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PHASE THREE: Flagler College Students and the Plus-Minus Grading System Fall 2018
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PHASE THREE: Flagler College Students and the Plus-Minus Grading System Fall 2018

A+ Included/profit


Introduction:

Throughout this project, the first of the three phases sampled 150 students at Flagler College during Fall 2018 about whether they think the college should keep the plus-minus grading system. Phase two splits the sample into two groups; the students who believe they will profit from the plus-minus grading system and the students who do not believe they will profit. The two new samples were named “students who profit” and “students who don’t profit.” This final phase took a look at if students believe there should be an A+ grade added to the already plus-minus grading system at Flagler college. Of the 150 students sampled, 120 of them believe that yes, the plus-minus grading system should include an A+ and would be beneficial, leaving 30 students who do not. A pie chart representing this data is below.


Result 1- Students Who Profit From the Plus-Minus Grading System and Students Who Don’t:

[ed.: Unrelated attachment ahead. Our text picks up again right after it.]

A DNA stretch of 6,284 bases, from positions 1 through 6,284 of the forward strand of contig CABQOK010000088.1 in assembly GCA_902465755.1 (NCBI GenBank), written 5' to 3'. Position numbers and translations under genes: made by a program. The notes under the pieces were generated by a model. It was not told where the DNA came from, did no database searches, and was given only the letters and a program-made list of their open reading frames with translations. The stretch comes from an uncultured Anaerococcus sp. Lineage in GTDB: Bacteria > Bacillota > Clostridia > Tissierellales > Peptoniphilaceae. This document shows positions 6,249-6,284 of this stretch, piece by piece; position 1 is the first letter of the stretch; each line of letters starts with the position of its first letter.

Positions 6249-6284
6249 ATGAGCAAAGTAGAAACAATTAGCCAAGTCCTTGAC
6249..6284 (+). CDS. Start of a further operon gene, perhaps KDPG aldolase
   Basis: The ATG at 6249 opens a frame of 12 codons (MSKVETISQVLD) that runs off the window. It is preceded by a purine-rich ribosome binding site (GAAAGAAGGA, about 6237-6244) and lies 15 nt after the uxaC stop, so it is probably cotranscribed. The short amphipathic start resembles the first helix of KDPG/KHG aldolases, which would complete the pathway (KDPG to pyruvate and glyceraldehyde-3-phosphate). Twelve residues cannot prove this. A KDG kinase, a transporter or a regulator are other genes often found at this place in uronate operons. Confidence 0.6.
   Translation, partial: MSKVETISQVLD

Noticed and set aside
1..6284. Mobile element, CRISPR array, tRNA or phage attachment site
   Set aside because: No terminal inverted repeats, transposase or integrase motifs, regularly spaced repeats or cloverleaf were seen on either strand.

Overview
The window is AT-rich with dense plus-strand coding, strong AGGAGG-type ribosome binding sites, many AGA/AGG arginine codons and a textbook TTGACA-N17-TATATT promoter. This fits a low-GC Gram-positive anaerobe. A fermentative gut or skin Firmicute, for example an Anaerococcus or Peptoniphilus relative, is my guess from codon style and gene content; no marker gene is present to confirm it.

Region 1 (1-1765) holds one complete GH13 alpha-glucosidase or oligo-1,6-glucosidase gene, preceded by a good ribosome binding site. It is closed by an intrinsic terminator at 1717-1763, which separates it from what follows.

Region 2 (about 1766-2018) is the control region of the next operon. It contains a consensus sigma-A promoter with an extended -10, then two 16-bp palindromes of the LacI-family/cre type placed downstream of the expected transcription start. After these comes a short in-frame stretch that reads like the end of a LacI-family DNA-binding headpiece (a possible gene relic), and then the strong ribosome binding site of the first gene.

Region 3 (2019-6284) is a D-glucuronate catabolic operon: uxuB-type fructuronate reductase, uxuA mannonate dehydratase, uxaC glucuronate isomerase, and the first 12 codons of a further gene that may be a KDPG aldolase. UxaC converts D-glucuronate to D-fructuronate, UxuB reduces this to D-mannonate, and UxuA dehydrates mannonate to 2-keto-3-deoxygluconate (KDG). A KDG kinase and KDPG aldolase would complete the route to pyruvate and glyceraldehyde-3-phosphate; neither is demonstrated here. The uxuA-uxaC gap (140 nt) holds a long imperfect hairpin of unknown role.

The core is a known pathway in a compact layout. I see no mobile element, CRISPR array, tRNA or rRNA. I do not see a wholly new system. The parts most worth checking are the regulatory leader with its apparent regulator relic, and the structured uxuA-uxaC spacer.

This phase of the report focuses on the sample of Flagler college students’ opinions as to whether they profit from the plus-minus grading system or not. Through methods of statistical inference we will determine if the sample results show that a majority of Flagler college students feel that they profit from the plus-minus grading system. We will run a hypothesis test to find evidence for a majority and then create a confidence to interval to estimate the percentage of Flagler College students who profit from the plus-minus grading system.


Then we will use the sample results to test whether students who want A+ included in the grading system and students who don’t have a statistically significant difference of opinion regarding if they profit from the plus-minus grading system. We will run a hypothesis test to find evidence of a statistically significant difference and then use a confidence interval to estimate the percentage of the population of students that want to keep A+ and students that don’t who profit from the plus-minus grading system.


Hypothesis Test #1- A Claim of Majority

In the sample of 150 students, 120, also the majority of 80%, said they wanted to keep A+ in the plus-minus grading system. The results from this sample will be used to test the claim that the majority of the population of Flagler College Students want to keep A+ in the grading system with a significance level of 0.05. A pie chart of the data is given below

 


Hypothesize

Null: Fifty percent of all Flagler College students want A+ included in the grading system.

Alternate: More than 50% of all Flagler College students want A+ in the grading system

Based on the alternate hypothesis, this is a right-sided test.

Prepare

1. Random Sample – Frankly, probably not (but we hope it is representative).  However, to proceed, we will assume it is.